The Illuminated Books of William Blake, Volume 6: The Urizen Books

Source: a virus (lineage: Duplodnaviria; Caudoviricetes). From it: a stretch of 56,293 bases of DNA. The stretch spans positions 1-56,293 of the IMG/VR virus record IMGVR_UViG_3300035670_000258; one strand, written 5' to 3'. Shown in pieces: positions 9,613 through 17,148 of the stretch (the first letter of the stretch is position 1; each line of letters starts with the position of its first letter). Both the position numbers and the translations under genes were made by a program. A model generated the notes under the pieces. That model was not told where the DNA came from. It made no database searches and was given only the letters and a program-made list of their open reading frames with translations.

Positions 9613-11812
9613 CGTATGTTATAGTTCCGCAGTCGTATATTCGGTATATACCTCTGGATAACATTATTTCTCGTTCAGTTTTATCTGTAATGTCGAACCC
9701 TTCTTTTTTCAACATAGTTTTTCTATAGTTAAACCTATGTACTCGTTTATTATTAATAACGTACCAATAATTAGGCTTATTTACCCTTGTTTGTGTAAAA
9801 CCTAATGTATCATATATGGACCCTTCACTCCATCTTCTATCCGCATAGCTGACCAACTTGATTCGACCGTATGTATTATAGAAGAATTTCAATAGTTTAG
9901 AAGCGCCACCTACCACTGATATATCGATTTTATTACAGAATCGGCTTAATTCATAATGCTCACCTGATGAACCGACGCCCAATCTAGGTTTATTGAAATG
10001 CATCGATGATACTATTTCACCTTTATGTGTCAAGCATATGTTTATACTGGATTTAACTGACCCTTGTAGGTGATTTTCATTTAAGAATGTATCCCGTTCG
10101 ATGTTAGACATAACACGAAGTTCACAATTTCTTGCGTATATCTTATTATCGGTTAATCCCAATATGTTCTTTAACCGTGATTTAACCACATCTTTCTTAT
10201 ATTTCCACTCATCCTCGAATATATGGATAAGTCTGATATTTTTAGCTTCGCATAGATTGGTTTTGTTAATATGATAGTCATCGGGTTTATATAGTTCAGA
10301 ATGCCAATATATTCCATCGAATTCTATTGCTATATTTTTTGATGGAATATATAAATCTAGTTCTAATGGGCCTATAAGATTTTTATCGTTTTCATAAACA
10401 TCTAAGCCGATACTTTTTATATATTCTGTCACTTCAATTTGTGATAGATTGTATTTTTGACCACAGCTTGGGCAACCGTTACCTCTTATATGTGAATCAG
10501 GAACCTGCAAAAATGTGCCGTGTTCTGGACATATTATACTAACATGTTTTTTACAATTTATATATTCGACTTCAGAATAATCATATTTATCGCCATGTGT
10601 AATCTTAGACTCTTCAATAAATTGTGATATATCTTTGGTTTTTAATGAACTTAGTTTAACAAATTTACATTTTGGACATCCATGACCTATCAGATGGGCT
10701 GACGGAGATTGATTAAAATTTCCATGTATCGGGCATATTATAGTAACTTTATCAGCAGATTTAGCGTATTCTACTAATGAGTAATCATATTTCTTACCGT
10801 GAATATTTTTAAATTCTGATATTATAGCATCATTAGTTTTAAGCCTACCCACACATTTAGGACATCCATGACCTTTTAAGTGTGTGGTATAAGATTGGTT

The last volumes in the series of William Blake's Illuminated Books reveal the writer and artist as a prophet driven by a sense of apocalyptic ... Show synopsis The last volumes in the series of William Blake's Illuminated Books reveal the writer and artist as a prophet driven by a sense of apocalyptic urgency. Blake conceived and executed "The Continental Prophecies" and "The Urizen Books" in the early 1790s, capturing the intellectual and spiritual turmoil of the American and French revolutions. Here, for the first time, the general reader will encounter Blake's most intense vision in reproductions that do justice to the originals, accompanied by texts, comprehensive notes and commentaries, and detailed interpretations of the designs. "The Urizen Books," made up of "Urizen," "The Book of Los," and "Ahania," describes the dissemination of the autocratic mythology of Urizen, Blake's inflexibly rationalist and myopic law-giver. These books stand as the author's sensible and considered response to the events of his time. The illuminated text of "Urizen" and the ten full-page illustrations from copy D in the British Museum, never before reproduced, represent a tour de force in Blake's specialist process of color printing. These volumes complete the six-part series of William Blake's Illuminated Books, including "Jerusalem," "Songs of Innocence and of Experience," "The Early Illuminated Books," and "Milton, A Poem," all published by Princeton University Press.